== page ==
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Buddhadharma : Winter 2015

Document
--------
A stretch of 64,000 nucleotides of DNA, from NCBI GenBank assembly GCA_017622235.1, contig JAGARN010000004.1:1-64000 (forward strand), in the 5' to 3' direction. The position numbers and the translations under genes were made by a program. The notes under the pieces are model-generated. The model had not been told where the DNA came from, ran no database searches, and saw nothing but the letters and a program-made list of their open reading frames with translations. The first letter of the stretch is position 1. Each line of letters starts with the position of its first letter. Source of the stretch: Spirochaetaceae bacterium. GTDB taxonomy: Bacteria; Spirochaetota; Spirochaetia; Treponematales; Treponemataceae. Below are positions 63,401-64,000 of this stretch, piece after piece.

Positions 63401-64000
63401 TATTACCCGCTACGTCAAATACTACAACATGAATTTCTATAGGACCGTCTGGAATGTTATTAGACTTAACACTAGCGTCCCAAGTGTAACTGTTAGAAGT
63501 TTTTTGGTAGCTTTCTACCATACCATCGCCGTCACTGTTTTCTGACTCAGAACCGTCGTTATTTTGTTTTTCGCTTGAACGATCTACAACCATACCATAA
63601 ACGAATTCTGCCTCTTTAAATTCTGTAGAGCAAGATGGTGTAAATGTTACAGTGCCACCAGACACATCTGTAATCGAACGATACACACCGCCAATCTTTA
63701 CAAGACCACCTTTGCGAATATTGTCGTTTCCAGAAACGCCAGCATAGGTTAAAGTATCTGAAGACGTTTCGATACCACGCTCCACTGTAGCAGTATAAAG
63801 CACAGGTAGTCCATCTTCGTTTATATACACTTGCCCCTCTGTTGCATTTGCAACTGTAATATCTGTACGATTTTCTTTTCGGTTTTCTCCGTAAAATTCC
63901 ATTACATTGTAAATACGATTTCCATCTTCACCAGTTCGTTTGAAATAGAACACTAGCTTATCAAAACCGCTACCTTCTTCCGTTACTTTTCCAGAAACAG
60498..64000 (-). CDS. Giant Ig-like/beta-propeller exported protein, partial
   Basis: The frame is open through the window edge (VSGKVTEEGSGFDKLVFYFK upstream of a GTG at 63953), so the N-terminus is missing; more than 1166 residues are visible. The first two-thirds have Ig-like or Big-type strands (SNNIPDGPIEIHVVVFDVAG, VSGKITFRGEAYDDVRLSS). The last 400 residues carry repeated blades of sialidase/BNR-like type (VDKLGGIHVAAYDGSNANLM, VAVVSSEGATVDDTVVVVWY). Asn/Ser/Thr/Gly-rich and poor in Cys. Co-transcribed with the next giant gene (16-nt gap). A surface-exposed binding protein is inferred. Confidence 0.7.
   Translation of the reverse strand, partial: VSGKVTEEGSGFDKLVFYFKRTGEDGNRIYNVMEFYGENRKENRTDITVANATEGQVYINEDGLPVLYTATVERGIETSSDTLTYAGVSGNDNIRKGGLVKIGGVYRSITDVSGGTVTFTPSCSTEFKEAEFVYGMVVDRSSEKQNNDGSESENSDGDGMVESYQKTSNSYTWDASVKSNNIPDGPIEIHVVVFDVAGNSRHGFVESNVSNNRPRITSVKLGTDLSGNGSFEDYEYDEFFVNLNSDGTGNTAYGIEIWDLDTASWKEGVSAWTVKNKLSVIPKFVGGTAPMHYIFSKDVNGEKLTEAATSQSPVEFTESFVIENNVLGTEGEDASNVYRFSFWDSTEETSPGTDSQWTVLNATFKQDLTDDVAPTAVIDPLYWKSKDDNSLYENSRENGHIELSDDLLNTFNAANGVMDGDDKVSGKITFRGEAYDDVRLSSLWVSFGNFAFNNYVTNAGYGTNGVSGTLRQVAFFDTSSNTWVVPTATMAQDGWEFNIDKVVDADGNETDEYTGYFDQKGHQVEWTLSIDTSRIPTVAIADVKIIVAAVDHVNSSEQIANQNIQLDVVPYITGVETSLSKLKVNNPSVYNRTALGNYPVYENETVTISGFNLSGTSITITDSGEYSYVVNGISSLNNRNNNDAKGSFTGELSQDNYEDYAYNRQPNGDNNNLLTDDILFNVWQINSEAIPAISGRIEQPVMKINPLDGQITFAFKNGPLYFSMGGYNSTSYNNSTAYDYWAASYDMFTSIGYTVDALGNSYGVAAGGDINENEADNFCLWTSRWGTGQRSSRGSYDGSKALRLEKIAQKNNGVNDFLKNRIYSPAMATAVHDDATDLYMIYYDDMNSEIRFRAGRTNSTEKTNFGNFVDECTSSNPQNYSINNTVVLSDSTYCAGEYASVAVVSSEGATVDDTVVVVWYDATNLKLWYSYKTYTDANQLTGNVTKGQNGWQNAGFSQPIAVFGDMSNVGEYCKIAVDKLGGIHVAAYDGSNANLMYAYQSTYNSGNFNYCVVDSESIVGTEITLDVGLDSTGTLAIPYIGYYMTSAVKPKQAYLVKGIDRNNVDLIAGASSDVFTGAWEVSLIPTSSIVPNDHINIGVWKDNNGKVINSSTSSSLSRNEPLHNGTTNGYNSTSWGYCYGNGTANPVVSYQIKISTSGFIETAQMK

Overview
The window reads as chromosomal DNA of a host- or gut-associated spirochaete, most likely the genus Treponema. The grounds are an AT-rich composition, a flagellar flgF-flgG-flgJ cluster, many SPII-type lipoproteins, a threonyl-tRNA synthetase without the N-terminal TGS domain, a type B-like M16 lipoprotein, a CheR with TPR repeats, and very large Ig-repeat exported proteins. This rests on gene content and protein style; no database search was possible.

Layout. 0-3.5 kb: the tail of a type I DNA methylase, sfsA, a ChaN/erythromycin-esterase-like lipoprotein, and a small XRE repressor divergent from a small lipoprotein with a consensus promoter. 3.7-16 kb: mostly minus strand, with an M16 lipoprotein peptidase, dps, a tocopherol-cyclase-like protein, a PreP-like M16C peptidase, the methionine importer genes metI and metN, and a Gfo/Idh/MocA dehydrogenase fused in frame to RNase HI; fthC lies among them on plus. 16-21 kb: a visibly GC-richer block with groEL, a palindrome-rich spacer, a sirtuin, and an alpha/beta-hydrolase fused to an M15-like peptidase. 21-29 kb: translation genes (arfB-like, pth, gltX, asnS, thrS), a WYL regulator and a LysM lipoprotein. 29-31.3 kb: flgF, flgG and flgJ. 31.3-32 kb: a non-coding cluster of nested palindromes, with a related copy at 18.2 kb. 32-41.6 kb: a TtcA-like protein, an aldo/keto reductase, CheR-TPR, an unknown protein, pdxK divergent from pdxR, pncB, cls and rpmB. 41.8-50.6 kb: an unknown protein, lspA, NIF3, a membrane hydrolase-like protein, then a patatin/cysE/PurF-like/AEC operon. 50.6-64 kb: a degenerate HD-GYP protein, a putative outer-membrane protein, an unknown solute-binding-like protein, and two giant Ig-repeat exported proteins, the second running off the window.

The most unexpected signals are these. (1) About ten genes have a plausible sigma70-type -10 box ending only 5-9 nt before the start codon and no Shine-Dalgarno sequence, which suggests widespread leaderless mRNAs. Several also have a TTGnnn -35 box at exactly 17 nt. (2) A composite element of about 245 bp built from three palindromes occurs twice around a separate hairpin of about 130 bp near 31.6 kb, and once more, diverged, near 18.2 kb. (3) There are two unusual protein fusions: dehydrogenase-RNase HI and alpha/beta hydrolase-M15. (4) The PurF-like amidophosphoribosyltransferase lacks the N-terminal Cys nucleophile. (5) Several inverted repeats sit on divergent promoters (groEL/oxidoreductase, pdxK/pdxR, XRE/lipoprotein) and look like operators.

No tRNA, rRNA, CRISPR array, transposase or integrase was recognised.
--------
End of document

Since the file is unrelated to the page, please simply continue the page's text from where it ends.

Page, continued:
winter 2 0 1 5 buddhadharma: the practitioner’s quarterly 29 The story of Shi Tou and Ya Shan brings us to the middle way (which is what Madhya maka, the school Nagarjuna founded, means). This middle way is not about living your life between the extremes of asceticism and luxury; it is a philosophically technical stance with vast ethical ramifications. “Is” is false; “is not” is also false; “is and is not” is false; “neither is nor is not” is also false. You cannot assert any of them. You can’t assert any- thing. each statement of the tetralemma is, respec- tively, false, false, false, and false again. This holds true for any form the tetralemma might take. It also holds true for any view you might hold. The great Zen monk Mu Mun expressed this clearly in his response to the thirty-seventh case of the Gateless Gate. In this case, a monk comes to the great Zen master Zhao Zhou and asks, “Why did Bodhidharma come to China?” Zhao Zhou answers, “The cypress tree in the garden.” Mu Mun responds with this poem: Words cannot show truth. Speech cannot point into nature. one who holds words is dead. one who attaches to sentences is lost. Does this seem a little extreme? It’s not. Look carefully at how sentences, any sentences, are constructed, and there is always a problem. “I am standing here. You are sitting there.” By the dictates of english grammar (and every language has its grammatical exigencies), we’ve got I, you, stand- ing, sitting, here, there. The specific grammatical demands of Navajo or Bantu might be different, but they are there, guaranteed. And grammar necessarily distorts things. Nagar- juna’s methodology is to point out the distortions. How can there be a “here” without a “there?” How can there be a “there” without a “here?” How can we distinguish here from there? Where does here begin, where does there end? And so on. Consider, for example, the tenth chapter in the Mulamadhyamakakarika, “On Fire and Fuel.” Nagarjuna shows that fuel cannot be fire and fire cannot be fuel, but fuel cannot not be fire and fire ➤ NO ONe ReALLY KNOWS. There are stories—in one, he was beckoned to the kingdom of the nagas, underwater ser- pents, where he found the Prajnaparamita Sutras, lost since the time of the Buddha. He is said to have had magical abilities that extended his life for centuries, and to have used those same abilities to prolong the life of a benevolent king. But the king’s son, eager to assume the throne and recognizing that Nagarjuna was preventing his father’s death, asked Nagarjuna to commit suicide as a display of generosity. According to the story, because Nagarjuna had once accidentally killed an ant while gathering grass for meditation, the one weapon that could kill him was a single blade of grass. He took one and cut off his own head. When the proper time comes, goes the story, his head and body will rejoin so he can once again serve all beings. The actual historical record, however, offers nothing so dramatic, or even anything definitive. Nagarjuna is usually spoken of as a Buddhist monk and scholar who lived between 100 and 300 Ce, but it’s not even clear if he was a single person or a composite figure, a mythology molded out of multiple teachers of that place and time. He may have come from southern India—both an ancient Buddhist settlement and a modern dam that flooded the ancient Buddhist settlement in south India are named for him—but it’s uncertain. He may or may not have been associated with Nalanda, the ancient monastic university, though some accounts claim he was head of the school for a term. Numerous books are attributed to him, but almost certainly, not all were his works. His name is a combination of naga, from the story, and arjuna, meaning hero. Within Buddhism, Nagarjuna is remembered as the founder of the Madhyamaka school of Buddhist philoso- phy, which had a deep influence on all of the Mahayana, and especially on Tibetan Buddhism. He is thought to be one of the principal developers of the two truths doctrine. In the Zen tradition, he appears on every lineage chart as the fourteenth ancestor. His influence, both on Buddhist thought and on Buddhism’s narrative of itself, cannot be overestimated. Nagarjuna (detail) eastern Tibet, 19th century Karma Gardri School Collection Rubin Museum of Art HAR#00174 | himalayanart.org Who Was naGarJuna?